The basics of forex trading

The basics of forex trading

Forex trading is the process of buying a currency pair (for example, AUDUSD) that represents the ratio between the two currencies. There are many reasons why that ratio or price will move up or down: it could be due to fundamental/economic factors or it could be due to an important level on a chart determined by technical analysis.

The forex market trades almost round the clock, from Monday morning in Asia till Friday afternoon in New York (Saturday morning in Asia). Individual (also known as retail) traders normally trade the 'spot' market on an over-the-counter or off-exchange basis. Trades are matched on various platforms that major players, such as banks, participate in.

In order to truly understand what you are doing when you trade forex, it is important to understand the technicalities of placing a trade. Try not to place a trade until you understand the paragraph below – if you need help understanding it, please call one of our Relationship Managers.

The first currency in a pair is called the base currency while the second currency is called the quote currency. For the AUDUSD pair, the base currency would be the Australian Dollar (AUD), while the quote currency would be the United States Dollar (USD). When we place an order to buy or sell this pair, we buy (or sell) the base currency while simultaneously selling (or buying) the equivalent amount of quote currency. For example, an order to buy 100,000 (or 1 lot) AUDUSD is actually buying 100,000 AUD and selling 80,000 USD (if we assume the price is 0.8000). When we exit the trade we sell those same 100,000 AUD and buy back whatever amount of USD we need to at the current price. The difference between the amount of USD we sold and the amount we bought back is the profit or loss, which is always denominated in the quote currency – the USD in this case.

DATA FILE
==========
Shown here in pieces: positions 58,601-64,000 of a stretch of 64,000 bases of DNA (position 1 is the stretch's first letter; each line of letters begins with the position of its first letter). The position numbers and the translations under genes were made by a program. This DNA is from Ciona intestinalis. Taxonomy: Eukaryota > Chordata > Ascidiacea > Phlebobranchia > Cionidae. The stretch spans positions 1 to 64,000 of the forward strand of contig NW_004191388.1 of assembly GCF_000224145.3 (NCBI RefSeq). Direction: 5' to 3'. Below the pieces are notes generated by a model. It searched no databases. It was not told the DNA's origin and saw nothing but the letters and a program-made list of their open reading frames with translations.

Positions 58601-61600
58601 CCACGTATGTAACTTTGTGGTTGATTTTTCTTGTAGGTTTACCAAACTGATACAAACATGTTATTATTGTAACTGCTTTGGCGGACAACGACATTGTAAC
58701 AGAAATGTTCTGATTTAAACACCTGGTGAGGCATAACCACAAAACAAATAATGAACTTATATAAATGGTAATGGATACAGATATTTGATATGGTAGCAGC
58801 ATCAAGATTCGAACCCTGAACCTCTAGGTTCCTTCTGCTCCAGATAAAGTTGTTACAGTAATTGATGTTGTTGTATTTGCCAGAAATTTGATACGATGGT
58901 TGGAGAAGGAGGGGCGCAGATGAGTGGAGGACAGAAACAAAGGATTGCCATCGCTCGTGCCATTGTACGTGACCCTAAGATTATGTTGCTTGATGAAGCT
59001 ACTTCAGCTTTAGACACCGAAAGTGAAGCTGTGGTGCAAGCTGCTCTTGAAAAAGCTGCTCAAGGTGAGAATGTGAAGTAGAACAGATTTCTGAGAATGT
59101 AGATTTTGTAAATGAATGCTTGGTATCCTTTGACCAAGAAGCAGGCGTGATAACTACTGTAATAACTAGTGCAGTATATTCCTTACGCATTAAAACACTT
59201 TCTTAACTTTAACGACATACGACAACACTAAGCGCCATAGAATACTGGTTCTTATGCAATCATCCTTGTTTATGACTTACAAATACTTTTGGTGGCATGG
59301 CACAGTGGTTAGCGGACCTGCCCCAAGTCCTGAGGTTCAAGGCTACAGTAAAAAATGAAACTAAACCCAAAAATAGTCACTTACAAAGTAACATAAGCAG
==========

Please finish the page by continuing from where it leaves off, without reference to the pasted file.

If you trade forex, you will hear people talking about 'sessions' – either the Asian, European or US sessions. This is just a way of breaking up the 24 hour trading day into chunks – the Asian session and the early part of the European session (when London wakes up) is the time when we will be watching the markets the most. Unfortunately, the 24 hour nature of markets means those in Asia will miss quite a bit of action while we sleep. Currently most forex trading occurs in London, so liquidity and price moves are normally strongest during the European session. The Asian session can often seem subdued in comparison, though this is changing as Chinese traders increasingly participate.

The wonderful thing about forex trading is we can trade an upward price move just as easily as a downward move. We do not need to 'borrow shares' to short sell, like we have to in the stock market.

Another word you will hear a lot in forex trading is 'pips'. This is the last two digits in a currency pair. If we are talking about USDJPY for example, a move from 120.00 to 120.05 would be a 5 pip move. If we are looking at AUDUSD, a move from 0.7590 to 0.7599 would be 9 pips.

If you decide to open an FX account, you will need to fund your account with enough 'margin' to absorb any losses while you are learning to trade. With the use of leverage, most brokers allow a position size that can be hundreds of times bigger than your margin. This does not mean you should trade with that much leverage. Leverage can be a double-edged sword and can mean a new trader's account disappears very quickly if they do not trade in a disciplined manner.

Forex trading can be a truly rewarding experience but there is no doubt it presents many challenges for beginners and experts alike. Many of those challenges are psychological – you will no doubt battle your emotions of greed, fear and frustration. If you enjoy the financial markets and have a general interest in analysing price action on charts, then forex trading could be a great opportunity to make money in the long run. 

To learn more about the exciting world of forex trading, please contact one of our friendly Relationship Managers on 1300 366 145 during AEST business hours.

Complex product warning

This article contains information about foreign exchange contracts, which are considered complex financial products. Please click here to read ASIC's foreign exchange trading article before considering an investment in foreign exchange contracts. 
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